… only nine out of 22 members of the Arab League voted for the no-fly zone. The vote was essentially a House of Saud-led operation, with Arab League secretary general Amr Moussa keen to polish his CV with Washington with an eye to become the next Egyptian President.

Thus, in the beginning, there was the great 2011 Arab revolt. Then, inexorably, came the US-Saudi counter-revolution.

Exposed, above all, is the astonishing hypocrisy of the Obama administration, selling a crass geopolitical coup involving northern Africa and the Persian Gulf as a humanitarian operation. As for the fact of another US war on a Muslim nation, that’s just a “kinetic military action”. (Pepe Escobar 4/2/11)

This all fits into the big picture:

In the big picture, the combined role of the Pentagon global tentacles falls under the Full Spectrum Dominance doctrine, which aims to prevent any developing nation, or group of nations, from establishing alliances or preferential relationships with both China and Russia. (Pepe Escobar 3/24/11)

I would add that it is not just ties with Russia and China that are the target of full spectrum dominance, it is any south south ties that would strengthen the power of the developing world and its ability to control its own development and destiny. The Pentagon wishes to prevent ties among the countries of Africa, unless they function through its Africa Command. And they also wish to prevent African ties with Brazil and India, who along with Russia and China comprise the BRIC countries.

In the words of Zbigniew Brzezinski:

… the three grand imperatives of imperial geostrategy are to prevent collusion and maintain security dependence among the vassals, to keep tributaries pliant and protected, and to keep the barbarians from coming together.

And as Mahmood Mamdani points out:

War furthers many interests. Each war is a laboratory for testing the next generation of weapons. It is well known that the Iraq war led to more civilian than military victims.

The debate then was over whether or not these casualties were intended. In Libya, the debate is over facts. It points to the fact that the US and NATO are perfecting a new generation of weapons, weapons meant for urban warfare, weapons designed to minimise collateral damage.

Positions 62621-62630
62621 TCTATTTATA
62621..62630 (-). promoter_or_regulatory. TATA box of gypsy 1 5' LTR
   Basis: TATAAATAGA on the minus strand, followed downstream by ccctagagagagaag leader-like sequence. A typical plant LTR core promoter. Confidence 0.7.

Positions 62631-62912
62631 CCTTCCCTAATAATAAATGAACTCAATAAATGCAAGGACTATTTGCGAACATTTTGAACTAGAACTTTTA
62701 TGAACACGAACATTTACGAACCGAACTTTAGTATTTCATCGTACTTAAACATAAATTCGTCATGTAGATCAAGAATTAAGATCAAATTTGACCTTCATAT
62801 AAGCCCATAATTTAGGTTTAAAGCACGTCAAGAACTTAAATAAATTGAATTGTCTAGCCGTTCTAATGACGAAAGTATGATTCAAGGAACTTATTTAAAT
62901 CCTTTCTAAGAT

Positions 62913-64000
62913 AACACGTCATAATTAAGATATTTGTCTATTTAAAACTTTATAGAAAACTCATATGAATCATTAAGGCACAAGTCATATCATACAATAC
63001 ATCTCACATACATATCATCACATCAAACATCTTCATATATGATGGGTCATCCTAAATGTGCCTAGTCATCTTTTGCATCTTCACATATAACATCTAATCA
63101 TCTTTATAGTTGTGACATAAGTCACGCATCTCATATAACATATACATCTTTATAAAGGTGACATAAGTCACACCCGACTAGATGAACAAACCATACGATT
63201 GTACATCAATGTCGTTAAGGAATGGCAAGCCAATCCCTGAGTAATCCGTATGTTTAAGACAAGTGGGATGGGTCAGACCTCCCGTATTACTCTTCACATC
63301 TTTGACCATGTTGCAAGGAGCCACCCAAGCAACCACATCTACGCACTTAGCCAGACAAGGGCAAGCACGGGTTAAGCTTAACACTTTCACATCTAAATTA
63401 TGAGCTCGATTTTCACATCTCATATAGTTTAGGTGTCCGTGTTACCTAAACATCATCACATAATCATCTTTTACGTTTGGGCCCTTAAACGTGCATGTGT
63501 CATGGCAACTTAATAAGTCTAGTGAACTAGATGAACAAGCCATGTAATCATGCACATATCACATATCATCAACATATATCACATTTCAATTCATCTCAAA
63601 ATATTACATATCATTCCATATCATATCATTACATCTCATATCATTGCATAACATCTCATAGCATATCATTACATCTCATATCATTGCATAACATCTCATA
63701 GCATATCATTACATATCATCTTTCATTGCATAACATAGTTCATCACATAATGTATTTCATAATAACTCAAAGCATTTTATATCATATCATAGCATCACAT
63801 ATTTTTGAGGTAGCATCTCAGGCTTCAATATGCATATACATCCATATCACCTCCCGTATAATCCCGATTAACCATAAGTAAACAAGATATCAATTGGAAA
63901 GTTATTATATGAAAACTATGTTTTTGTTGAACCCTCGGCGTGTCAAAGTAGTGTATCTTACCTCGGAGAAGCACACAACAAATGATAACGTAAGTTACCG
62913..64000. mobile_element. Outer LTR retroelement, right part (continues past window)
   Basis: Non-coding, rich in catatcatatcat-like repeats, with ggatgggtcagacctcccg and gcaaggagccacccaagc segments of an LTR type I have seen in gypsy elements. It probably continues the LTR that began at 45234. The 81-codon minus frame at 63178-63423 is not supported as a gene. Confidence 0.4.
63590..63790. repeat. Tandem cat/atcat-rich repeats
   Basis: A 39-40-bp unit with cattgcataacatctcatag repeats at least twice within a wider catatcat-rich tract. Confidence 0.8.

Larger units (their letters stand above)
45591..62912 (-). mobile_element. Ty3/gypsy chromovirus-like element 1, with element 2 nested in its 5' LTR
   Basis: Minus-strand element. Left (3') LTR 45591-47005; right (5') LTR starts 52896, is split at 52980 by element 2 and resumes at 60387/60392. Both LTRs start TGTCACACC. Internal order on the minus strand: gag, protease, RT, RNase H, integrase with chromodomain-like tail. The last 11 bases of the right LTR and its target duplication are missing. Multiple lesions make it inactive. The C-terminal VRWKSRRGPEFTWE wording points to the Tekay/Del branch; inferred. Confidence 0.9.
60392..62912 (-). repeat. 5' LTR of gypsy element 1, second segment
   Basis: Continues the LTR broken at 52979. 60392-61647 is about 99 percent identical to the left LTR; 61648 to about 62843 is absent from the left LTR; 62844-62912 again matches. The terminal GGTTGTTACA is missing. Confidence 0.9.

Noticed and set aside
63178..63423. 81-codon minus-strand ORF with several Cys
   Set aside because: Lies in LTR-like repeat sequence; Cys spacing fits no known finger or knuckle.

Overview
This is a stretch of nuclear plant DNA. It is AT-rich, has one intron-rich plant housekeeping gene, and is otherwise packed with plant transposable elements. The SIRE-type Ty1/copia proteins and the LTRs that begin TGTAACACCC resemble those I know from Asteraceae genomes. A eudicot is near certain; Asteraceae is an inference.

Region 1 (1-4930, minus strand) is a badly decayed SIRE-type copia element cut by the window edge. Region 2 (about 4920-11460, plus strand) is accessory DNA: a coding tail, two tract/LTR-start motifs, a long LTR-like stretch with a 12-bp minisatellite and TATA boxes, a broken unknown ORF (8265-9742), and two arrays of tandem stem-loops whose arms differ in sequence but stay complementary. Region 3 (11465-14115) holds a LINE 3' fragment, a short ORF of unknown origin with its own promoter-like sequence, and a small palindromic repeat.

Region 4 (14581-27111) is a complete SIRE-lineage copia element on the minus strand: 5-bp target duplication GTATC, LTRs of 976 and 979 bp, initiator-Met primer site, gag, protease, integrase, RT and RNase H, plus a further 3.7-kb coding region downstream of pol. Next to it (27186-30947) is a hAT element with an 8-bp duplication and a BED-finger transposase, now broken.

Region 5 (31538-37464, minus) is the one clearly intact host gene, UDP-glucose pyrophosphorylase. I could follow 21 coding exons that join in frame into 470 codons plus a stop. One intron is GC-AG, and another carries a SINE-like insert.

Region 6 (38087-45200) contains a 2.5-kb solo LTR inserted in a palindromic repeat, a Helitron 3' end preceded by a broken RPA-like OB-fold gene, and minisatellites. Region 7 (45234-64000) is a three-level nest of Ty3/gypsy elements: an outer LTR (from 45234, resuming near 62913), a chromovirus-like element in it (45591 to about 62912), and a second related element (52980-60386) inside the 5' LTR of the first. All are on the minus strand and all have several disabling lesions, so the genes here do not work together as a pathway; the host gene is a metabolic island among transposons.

The objective is to destroy physical assets with minimum cost in human lives. The cost to the people of Libya will be of another type. The more physical assets are destroyed, the less sovereign will be the next government in Libya.

The more a country’s physical assets are destroyed, the less sovereign that country will be, anywhere, any country. This is a great convenience for those who wish to exploit the natural resources of that country.

The West has tried to marginalize the African Union before, in Darfur:

For a time the African Union was able to stabilize the situation, … The European Union, who paid the troop salaries, began to withhold funds on grounds of accountability, and it gradually killed off the peacekeeping operations. … “There is a concerted attempt being made to shift the political control of any intervention force … from inside Africa to outside Africa.” In other words, the U.S. and Europe are eager to control the dynamic of what happens in Africa and not allow an indigenous, inter-state agency to gain either the experience this would provide or the respect it would gain if it succeeds. The African Union has been undermined so that only the U.S. can appear as the savior.

Prof. Sam Hamod believes that undermining the African Union is the main goal of the US/NATO assault on Libya. He writes:

… one of the major reasons the US and EU want to get rid of Libya’s Muammar Qaddafi. It’s not about “human rights.” That is a cover — they want to stop Qaddafi’s money that is going to form and support the African Union.

Without Qaddafi’s money, there will be no money for African Union peace-keeping forces, no major unity in Africa and no power to stop the continued colonialism of America and the EU from advancing further into Africa.

This is about not only the EU’s desire to control Libyan “sweet crude,” but also about the West’s attempt at stopping the full development of the African Union.